Between 1972-1974, English director Michael Winner churned out four standard-issue Charles Bronson flicks: Chato's Land, The Mechanic, The Stone Killer and Death Wish. Winner and Bronson made an ideal combination; the former's simple, no-nonsense professionalism proving a good fit for the latter's simple, no-nonsense toughness. However, smack in the middle of that run is a curious anomaly: Scorpio, a globe-trotting spy thriller starring Burt Lancaster (Elmer Gantry), Alain Delon (Le Samourai) and Paul Scofield (A Man for All Seasons). Is that cast entirely too distinguished for a Michael Winner movie? Yes. Do they turn what might have been a typically forgettable Winner movie into something pretty cool? Yes.

Cross (Lancaster) is a seasoned CIA agent who's just about ready to get out of the game. He's an assassin of sorts, but because the CIA isn't technically allowed to assassinate people, he has to conduct his hits with the aid of freelance hitman Jean Laurier (Delon). The CIA wants to hire Laurier to serve as Cross' replacement, so these missions also double as training sessions. The two men have developed something of a polite friendship, but all of that gets tossed aside when the the CIA bosses become convinced that Cross is a double agent. Suddenly, Cross is forced to go on the run, and Laurier is tasked with taking him out.

Winner's action scenes aren't anything special (and he seems out of his depth during a handful of Vienna-set scenes that deliberately attempt to pay homage to The Third Man), but the film quickly develops a nice rhythm, allowing moments of soul-searching introspection and Le Carre-esque ruminations on the soul-crushing nature of spy work to break up all of the chase scenes and shootouts. Two story threads play out simultaneously: Laurier pursues Cross, and Cross attempts to find a way to prove his innocence to Laurier. It's simple but effective set-up, and Winner draws some tension out of making us wonder which story thread will ultimately anchor the film's climax. There's a great dialogue scene midway through that foreshadows Michael Mann's Heat, as the two men call a brief truce and state their feelings plainly before resuming the game of cat and mouse.

Eventually, Cross ends up finding unexpected refuge in a safehouse overseen by a Russian operative named Zharkov (Scofield), who's partially hoping to convince Cross to defect to the Russians and partially just offering a long-term friend and rival a professional courtesy. There's such a relaxed warmth in these scenes, as Lancaster and Scofield are given the breathing room they need to create a relationship that feels lived-in and uniquely complicated. The film seems to recognize what a treat it is to have these two fine actors working together again (they had previously done superb work in The Train), and uses their relationship to form an emotional core. There's perhaps a richer film to be made that does even more with this material, but the scenes are still worth treasuring.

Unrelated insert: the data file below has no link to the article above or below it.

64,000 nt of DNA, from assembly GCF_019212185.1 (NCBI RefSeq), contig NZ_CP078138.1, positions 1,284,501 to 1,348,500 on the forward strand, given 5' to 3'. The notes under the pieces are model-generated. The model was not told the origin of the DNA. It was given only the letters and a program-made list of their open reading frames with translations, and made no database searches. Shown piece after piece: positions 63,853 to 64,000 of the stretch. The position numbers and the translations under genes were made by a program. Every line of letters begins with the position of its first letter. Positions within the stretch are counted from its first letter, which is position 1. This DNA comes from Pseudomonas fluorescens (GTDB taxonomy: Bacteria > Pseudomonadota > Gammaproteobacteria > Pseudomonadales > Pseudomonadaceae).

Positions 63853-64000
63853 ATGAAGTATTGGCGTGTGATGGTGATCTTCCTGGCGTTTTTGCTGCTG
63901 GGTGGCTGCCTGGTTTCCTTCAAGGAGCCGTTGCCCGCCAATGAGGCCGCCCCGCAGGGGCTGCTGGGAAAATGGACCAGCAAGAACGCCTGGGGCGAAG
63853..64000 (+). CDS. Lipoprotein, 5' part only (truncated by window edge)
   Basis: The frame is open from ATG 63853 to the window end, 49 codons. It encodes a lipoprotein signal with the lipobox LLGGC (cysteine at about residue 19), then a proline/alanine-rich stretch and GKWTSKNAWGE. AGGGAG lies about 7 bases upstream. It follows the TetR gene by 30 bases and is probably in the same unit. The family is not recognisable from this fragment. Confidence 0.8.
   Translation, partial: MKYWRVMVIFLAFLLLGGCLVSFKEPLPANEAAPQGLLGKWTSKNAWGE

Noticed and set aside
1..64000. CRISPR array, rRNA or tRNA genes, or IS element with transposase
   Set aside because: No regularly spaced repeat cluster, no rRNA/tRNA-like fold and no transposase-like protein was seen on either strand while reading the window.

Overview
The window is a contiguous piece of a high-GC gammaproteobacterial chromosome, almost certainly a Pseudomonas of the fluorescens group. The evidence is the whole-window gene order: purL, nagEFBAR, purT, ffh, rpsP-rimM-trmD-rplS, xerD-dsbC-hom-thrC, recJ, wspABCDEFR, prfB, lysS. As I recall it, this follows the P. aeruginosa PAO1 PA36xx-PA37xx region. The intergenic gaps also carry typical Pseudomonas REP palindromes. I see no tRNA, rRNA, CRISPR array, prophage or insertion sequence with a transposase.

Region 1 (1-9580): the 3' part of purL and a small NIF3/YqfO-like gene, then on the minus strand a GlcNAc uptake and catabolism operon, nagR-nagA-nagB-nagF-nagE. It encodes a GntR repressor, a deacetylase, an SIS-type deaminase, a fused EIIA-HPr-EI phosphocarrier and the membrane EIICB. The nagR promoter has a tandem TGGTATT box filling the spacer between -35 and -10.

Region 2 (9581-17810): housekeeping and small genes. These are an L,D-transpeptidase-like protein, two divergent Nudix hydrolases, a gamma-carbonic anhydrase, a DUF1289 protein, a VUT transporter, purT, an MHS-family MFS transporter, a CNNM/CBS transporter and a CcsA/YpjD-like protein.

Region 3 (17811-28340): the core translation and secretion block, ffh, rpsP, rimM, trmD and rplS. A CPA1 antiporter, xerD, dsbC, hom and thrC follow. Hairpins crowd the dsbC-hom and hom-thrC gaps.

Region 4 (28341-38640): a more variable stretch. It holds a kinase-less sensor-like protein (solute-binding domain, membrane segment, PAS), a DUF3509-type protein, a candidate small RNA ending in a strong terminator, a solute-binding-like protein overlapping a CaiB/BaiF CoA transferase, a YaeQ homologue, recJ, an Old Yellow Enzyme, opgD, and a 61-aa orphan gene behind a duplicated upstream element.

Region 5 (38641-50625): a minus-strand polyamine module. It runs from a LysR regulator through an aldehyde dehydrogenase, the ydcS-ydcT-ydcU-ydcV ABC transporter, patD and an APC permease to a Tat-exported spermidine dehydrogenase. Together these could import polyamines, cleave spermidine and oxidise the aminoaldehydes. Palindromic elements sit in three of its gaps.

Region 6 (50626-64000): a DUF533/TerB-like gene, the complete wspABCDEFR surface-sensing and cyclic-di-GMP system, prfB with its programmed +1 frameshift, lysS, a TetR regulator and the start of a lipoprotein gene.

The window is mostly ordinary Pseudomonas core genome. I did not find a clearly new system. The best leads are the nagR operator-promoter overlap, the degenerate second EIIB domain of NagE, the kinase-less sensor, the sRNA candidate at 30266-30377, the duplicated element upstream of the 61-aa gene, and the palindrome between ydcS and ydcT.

The other thing that makes the material feel a little richer than it might have is Jerry Fielding's superb score, which opens with lush Parisian melodies and eventually starts serving up jagged, brutal action material that effectively highlights the film's violent streak. Fielding has long been one of the most underappreciated composers of his era; largely due to the fact that much of his best work was applied to movies that didn't really deserve it (thank goodness for his long-running relationship with Sam Peckinpah).

The film shifts firmly into action/thriller mode towards the end, and things get too convoluted by the time we're deep into the third act. The saving grace of this later material is that the film was made in the 1970s, when filmmakers didn't feel nearly as much pressure to deliver predictable, crowd-pleasing endings. There's a huge streak of cynicism running beneath this film, which is obvious from the start (with the immediate assumption that the CIA eagerly violates all of its own standards) but becomes particularly aggressive towards the end. I'm not sure the film is substantial enough to sustain the weighty ending it serves up (an ending that is at least partially deflated by a poor sound design choice leading into the closing credits), but it goes down swinging. I dig it.


Rating: ★★★ (out of four)
MPAA Rating: PG
Running Time: 114 minutes
Release Year: 1973